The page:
By Leo Wolfson, State Politics Reporter
Wyoming voters have given more flexibility to local governments to invest their tax money on stocks and equities, passing Amendment A in Tuesday’s general election.
The amendment gives cities and counties the go-ahead to invest in higher-risk stocks and equities. They’re not required to expand their investment portfolios, but would have the option to if they choose.
Voters sent a clear message they trust local governments with their tax money, giving Amendment A a green light with 103,366 votes for the measure to 78,697 votes against.
All that remains to become law is an amendment to the Wyoming Constitution, as higher-risk investing is now prohibited. Any amendment to the Constitution requires a two-thirds supermajority vote from the Wyoming Legislature to be enacted.
Matt Hall, city of Cody mayor and president of the Wyoming Association of Municipalities, said he considers Amendment A passing as a major win for cities and counties.
“We’re pretty satisfied with the outcome,” he said.
The Wyoming County Treasurers Association was opposed to the amendment, arguing it sacrifices financial safety for only potential gains, a risk that shouldn’t be taken when tax money is involved.
Still Ground To Cover
Although the amendment must still get through the Legislature to establish framework and regulation of the investing, Hall said he sees this as more of a procedural step rather than another hurdle.
“The Legislature initially passed this bill,” he said. “We’ve got past the bigger of the two hurdles.”
The state Legislature already approved going to voters for the amendment in a 2021 bill that passed 46-13 in the House and 25-5 in the Senate.
Municipalities now only can invest in low-yield, high-security fixed-income investments like certificates of deposit, federal agency bonds and U.S. treasury bonds. State government, however, is not held to the same standard and is allowed to invest in equities such as stock in corporations. About 25% of Wyoming’s general revenue is in investments.
Although Jeremiah Rieman, executive director of the Wyoming County Commissions Association, told Cowboy State Daily in October the amendment would likely not be handled until the 2024 legislative session, Hall and WAM Executive Director Brian Fraser expressed optimism it may be addressed in the upcoming session this winter.
“There’s a lot of planning to do, but I’d like to see it done,” Fraser said. “I think we can make a regulatory model that is pretty simple.”
Hall stressed that fairly conservative guidelines would be put in place to prevent “rogue” governments from making high-risk investment choices with the taxpayers’ reserve money.
Cheyenne Mayor Patrick Collins said ensuring this piece would be a critical part of deciding whether to invest his city’s money in stocks and equities.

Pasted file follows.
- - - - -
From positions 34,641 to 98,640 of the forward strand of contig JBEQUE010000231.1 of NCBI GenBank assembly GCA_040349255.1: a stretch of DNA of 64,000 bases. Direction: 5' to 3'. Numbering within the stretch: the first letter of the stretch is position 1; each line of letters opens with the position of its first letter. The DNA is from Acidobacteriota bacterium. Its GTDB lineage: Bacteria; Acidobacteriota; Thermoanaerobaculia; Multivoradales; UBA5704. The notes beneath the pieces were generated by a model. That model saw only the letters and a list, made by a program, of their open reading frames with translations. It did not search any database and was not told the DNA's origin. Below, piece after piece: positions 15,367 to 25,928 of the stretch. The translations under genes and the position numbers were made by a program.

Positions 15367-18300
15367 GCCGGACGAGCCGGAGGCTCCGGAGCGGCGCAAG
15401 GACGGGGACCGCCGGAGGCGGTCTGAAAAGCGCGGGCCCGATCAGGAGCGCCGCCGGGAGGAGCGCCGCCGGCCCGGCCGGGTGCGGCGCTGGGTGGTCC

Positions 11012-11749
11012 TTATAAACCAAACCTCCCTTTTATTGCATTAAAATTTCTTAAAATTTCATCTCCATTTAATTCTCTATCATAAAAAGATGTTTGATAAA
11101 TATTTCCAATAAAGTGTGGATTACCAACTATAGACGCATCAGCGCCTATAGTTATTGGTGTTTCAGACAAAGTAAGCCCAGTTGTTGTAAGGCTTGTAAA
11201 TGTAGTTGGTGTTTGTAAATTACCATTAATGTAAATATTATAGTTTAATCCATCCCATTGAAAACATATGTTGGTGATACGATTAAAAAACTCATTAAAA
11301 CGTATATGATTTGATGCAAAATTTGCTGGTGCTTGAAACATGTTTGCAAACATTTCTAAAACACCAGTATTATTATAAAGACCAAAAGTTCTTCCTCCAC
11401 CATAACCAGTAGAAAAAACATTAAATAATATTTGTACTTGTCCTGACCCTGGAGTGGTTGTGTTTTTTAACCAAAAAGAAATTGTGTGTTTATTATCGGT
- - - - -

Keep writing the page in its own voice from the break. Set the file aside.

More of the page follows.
“If we have the reserve, and have the ability to use it, why not maximize those dollars?” Collins asked.
In 2016, Wyoming voters approved Constitutional Amendment A, which allows the Legislature to invest additional state money in the stock market. Collins said it had originally been assumed that this amendment change would apply to local municipalities at the time, but it was later determined by the Wyoming Attorney General that the action did not include those entities.
In 2020, a statewide amendment to remove the constitutional limit on debt that a municipality may incur for municipal sewer projects failed despite receiving a majority of support from voters. This was because 30,870 voters failed to place any vote on the amendment, undervotes that must be counted as opposition in a constitutional referendum.
There were far fewer undervotes this time around, allowing the amendment to pass by about 8,500 votes.
“I think the education component was really key, getting the information out there,” Hall said.
Although larger counties and cities would make up the vast majority of entities likely to take advantage of the new investing opportunity, Hall said Cody, a town of roughly 10,000 people, and neighboring Powell, a city of 6,418 people, are both interested in the investment opportunity.
“It would help us get a little more competitive rate on our reserves and help fund projects and government operations,” Hall said. “Powell would like to utilize this sooner rather than later.”
Along with Amendment A, voters Tuesday also voted on a constitutional amendment that would have raised the mandatory retirement age of Wyoming’s supreme court and district court judges from 70 to 75.
That was rejected by a margin of 48,000 votes.